After more than five years of war, Ukraine on October 29 began its promised troop withdrawal from the Donbas conflict zone, with President Volodymyr Zelenskiy traveling to the site to supervise the operation. In comments to Current Time, the Ukrainian leader emphasized that the controversial pullout, the cause of recent protests in Kyiv and other Ukrainian cities, was proceeding “smoothly.”
“Everything is calm. We are in control of everything. Everything will be calm,” said Zelenskiy during a visit to the frontline town of Zolote, which has one section under separatist control.
The Organization for Security and Cooperation in Europe (OSCE), which has observers stationed in Donbas, confirmed on October 29 that both Ukrainian and separatist forces were seen “exiting the disengagement area, together with their weapons.”
As part of Ukraine and Russia’s October 1 agreement to the so-called Steinmeier Formula, a guideline for kickstarting the peace-talk process, Ukrainian and pro-Moscow separatist forces must withdraw from two locations in the eastern region of Luhansk -- Stanytsya Luhanska and Zolote -- and Petrivske from the neighboring region of Donetsk. The OSCE will monitor the withdrawal.
Ukraine halted an earlier withdrawal this month after Zolote came under separatist gunfire. But Ukrainian armed forces now confirm that no gunfire has occurred in the area for more than a week.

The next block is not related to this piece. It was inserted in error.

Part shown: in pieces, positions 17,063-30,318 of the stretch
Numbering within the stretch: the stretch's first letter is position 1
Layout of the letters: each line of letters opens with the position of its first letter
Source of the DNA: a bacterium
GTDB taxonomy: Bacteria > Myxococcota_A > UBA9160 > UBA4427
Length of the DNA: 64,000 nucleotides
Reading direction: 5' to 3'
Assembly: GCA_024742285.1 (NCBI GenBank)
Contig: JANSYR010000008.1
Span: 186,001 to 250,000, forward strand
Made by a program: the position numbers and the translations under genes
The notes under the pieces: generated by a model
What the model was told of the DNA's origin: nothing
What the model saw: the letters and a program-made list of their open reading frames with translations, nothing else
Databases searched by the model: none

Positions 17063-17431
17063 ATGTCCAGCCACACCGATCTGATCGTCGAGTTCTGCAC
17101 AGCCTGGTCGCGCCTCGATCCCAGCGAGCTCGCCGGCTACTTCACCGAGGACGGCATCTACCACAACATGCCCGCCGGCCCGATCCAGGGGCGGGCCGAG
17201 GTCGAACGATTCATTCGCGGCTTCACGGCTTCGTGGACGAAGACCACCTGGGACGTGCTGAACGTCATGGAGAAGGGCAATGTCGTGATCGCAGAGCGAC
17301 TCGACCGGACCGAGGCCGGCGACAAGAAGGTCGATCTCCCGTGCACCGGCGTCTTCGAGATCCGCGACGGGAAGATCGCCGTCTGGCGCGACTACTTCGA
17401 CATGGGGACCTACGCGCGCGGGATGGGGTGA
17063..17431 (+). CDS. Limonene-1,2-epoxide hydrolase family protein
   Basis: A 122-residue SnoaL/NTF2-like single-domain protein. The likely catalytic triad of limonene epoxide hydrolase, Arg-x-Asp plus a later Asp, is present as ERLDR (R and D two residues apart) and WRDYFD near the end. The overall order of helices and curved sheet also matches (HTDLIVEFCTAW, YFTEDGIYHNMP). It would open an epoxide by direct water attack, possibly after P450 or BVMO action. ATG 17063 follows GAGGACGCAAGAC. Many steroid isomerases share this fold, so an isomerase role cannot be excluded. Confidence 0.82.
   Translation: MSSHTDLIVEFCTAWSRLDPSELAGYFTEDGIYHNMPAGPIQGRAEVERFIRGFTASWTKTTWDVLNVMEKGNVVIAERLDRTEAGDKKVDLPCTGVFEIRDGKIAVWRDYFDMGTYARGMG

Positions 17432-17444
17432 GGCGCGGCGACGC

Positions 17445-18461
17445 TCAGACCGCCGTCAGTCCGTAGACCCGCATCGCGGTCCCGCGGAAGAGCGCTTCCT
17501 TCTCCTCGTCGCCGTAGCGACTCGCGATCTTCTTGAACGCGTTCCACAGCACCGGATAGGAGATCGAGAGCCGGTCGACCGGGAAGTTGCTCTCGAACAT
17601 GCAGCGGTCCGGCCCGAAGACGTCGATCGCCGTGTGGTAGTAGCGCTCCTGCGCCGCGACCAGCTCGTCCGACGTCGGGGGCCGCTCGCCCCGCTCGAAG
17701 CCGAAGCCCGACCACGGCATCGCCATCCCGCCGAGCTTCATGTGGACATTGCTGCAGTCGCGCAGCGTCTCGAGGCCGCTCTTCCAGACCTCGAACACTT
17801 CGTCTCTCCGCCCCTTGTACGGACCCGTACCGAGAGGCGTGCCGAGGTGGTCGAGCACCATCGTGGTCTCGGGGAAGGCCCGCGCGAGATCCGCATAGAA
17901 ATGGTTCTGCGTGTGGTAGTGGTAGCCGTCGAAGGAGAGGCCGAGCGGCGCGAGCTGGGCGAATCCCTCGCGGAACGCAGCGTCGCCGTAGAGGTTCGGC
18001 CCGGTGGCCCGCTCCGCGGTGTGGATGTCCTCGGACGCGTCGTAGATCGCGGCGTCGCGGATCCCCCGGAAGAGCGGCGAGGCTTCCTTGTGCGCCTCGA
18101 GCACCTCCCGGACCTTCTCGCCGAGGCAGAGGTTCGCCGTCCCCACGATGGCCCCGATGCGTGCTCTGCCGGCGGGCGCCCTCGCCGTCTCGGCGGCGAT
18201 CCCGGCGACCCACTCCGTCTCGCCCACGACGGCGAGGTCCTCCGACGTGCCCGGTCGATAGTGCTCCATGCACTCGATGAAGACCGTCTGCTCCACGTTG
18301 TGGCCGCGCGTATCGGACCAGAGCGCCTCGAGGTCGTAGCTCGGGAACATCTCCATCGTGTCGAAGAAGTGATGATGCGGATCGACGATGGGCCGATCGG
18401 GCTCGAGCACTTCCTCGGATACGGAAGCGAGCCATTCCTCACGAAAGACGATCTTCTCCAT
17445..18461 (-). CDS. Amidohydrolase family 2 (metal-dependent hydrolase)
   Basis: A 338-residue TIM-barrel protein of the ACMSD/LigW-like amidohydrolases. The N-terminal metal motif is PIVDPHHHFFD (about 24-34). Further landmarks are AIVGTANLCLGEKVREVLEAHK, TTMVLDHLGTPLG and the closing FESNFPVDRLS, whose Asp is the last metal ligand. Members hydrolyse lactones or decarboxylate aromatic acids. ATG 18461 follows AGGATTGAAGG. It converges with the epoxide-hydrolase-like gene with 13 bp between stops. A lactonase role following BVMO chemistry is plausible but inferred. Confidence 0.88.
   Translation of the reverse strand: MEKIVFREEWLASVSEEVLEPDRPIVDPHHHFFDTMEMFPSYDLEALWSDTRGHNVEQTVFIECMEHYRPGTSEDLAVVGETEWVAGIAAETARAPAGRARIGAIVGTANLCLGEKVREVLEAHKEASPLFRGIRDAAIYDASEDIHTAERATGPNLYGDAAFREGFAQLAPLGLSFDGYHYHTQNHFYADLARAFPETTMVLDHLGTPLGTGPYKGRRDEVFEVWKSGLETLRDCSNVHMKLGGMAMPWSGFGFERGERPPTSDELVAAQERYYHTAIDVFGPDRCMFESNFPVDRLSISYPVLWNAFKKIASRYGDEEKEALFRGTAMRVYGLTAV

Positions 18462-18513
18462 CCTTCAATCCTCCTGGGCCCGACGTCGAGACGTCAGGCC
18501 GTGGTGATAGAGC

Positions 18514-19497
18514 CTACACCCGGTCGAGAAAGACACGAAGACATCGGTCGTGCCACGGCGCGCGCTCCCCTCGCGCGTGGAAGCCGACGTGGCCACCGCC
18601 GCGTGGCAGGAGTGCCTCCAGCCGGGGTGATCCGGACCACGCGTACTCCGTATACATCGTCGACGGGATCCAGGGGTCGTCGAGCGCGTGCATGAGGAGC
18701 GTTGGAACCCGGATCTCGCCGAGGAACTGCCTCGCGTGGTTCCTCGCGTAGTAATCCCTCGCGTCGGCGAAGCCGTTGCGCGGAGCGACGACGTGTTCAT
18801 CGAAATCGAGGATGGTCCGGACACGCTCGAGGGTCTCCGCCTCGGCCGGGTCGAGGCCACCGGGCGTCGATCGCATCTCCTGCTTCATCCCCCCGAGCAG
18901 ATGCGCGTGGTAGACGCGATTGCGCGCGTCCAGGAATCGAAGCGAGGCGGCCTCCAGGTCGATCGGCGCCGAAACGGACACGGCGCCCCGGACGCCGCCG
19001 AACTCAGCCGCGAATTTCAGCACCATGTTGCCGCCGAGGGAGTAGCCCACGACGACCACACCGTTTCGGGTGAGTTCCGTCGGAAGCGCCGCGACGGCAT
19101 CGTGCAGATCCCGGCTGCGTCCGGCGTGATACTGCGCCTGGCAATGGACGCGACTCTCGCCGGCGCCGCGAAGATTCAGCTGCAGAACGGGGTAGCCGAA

Speaking from Mariupol, a Sea of Azov port city several hours to the south of Zolote, Ukrainian Foreign Minister Vadym Prystaiko stated that the withdrawal from Petrivske was also underway.
“We are withdrawing now from Petrivske as I speak,” Prystaiko commented to Current Time. “And these are all the conditions [for talks with Germany, France, and Russia] to which we, as the president’s foreign policy advisors, agreed …”
Ukraine already has “fully” withdrawn its forces from Stanytsya Luhanska, about 100 kilometers to the east of Zolote, and is building a bridge between Ukrainian and separatist-controlled territory at the location, he added.
“I do not see any other reason for the Russians to not find the time to meet the four leaders,” Prystaiko continued, in reference to the peace talks.
Since 2014, the war in Donbas has displaced roughly 1.4 million people and killed some 13,000 – the most devastating conflict on the European continent since the breakup of Yugoslavia in the 1990s.